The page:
In the last article in this series of ‘knowing your brand’ we looked at different brand attributes and how they can be used to define your company's brand. We then looked at defining the most important descriptor or phrase for each attribute in order to compile a statement of intent. This statement of intent succinctly defines what you want your organisation or company’s brand to be.
One of the key brand attributes you will have explored as a part of this process was your customers. This article is going to look at how you can delve deeper into this brand attribute creating detailed and realistic customer profiles which can be a great tool when you are designing services, products or marketing.
A customer profile is effectively a detailed description of a person who embodies a particular customer archetype which your company would like to target. The goal is to get as much realism into that customer's persona without directly describing someone you know. It’s also a good idea to create several different customer profiles to explore a few possible types of customer.
These can be fun to create and require a little imagination. It does unfortunately lean a little into stereotypes, try not to get too hung up on this (within reason). As it's your sector you should have a reasonable grasp of who your customer is and have some knowledge of their habits, age, income, etc. For new groups you may have to think about what assumptions you are making about them and where more research may be required for your particular organisation.
When creating a profile it’s helpful to give your customer a name! It needs to be realistic enough to be believable, but do not call them after someone you know. Yes you want them to be specific to an archetype, however if you narrow the profile down to one particular person it could become too niche. Alongside the name it’s helpful to label them with a description of the archetype you are building their persona around.
For Example they could be:
- Greg Pullen (the tech entrepreneur)
- Jen Parker-Smith (the middle class mummy blogger)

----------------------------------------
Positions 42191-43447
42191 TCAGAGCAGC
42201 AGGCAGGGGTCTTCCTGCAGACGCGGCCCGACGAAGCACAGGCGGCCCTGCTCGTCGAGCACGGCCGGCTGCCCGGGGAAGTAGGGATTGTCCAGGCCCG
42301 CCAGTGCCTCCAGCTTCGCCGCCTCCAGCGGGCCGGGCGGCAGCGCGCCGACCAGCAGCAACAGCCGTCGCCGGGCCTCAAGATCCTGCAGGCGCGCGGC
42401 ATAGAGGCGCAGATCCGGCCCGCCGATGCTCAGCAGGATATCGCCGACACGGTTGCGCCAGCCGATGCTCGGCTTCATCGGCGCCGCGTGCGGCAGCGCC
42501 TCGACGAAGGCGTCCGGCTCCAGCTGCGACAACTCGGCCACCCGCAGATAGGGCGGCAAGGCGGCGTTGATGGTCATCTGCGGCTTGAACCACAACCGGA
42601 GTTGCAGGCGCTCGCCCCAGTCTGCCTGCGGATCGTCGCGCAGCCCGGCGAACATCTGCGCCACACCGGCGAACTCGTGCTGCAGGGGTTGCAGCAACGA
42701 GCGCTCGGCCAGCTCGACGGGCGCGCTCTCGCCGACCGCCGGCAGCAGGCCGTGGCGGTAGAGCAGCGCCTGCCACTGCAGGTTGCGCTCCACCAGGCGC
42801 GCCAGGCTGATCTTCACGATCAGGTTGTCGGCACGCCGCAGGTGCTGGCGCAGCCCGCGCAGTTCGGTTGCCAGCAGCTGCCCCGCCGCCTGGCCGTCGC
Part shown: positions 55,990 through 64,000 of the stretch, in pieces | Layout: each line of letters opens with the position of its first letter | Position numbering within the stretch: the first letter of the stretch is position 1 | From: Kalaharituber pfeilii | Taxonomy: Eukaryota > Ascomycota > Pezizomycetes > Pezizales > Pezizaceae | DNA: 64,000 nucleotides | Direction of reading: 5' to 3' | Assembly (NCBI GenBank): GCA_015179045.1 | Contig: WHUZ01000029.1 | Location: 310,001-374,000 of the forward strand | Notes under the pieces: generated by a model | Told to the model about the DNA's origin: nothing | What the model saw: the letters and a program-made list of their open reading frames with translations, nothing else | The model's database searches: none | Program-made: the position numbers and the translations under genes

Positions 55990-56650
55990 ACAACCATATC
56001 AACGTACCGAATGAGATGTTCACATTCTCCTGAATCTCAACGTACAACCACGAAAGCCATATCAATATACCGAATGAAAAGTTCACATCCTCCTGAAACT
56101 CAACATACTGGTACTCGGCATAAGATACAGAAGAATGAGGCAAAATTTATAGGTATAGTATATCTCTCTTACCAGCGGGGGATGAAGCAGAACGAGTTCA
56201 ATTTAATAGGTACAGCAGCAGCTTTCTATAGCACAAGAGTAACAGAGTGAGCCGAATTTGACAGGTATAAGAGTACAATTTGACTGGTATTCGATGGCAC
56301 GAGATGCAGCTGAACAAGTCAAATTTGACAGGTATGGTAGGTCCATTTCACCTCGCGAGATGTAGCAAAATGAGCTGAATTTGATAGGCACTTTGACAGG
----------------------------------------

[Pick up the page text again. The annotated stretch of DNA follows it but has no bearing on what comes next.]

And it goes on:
- Mina Abdullah (the working mum)
If it helps, you could also find a stock image or profile photo to help you visualise them more clearly.
Once you have established the persona you are building, the next step is to break them into four key areas:
This section of your customer profile covers the bare bones of their character. Think of the basic information you may put on your profile or what you might say as a very superficial way of describing yourself to someone.
Information you should try and include would be:
- Marital status and if they have any children
- Work status or career
- Where they live
- Have they got any additional needs?
- What transport do they use?
- If they own a car, what car do they drive?
- Do they have a smartphone?
If you wanted to go further you may add some detail about their immediate family members and which brands they may favour or where they may do their household shop.
Whilst including information such as income and interests has an obvious purpose, it may seem strange to think about a customer's car or preferred place to buy clothes. It is however often the case that these aspects of their life help build up an image of a person. A man in a Ted Baker suit driving a Porsche has a very different persona to a one in overalls driving a battered old Land Rover for example.
Once the bare bones of a customer’s life is established you can then start to pad out their narrative. Here is where you can really start to empathise with your customer and describe what their average day is like. This enables you to begin to inhabit their headspace and acquaint yourself with what it’s like in their shoes.
Some questions to consider are:
- Are they organised?
- Are they busy?
- What time do they get up in the morning?
- What time do they get home at night?
- What is their diet like?
- Do they have many responsibilities?
- Are they dependent on anything or anyone?
- Do they have time for themselves?
- How is the majority of their time spent?
- Are there any overriding emotions about any of these things?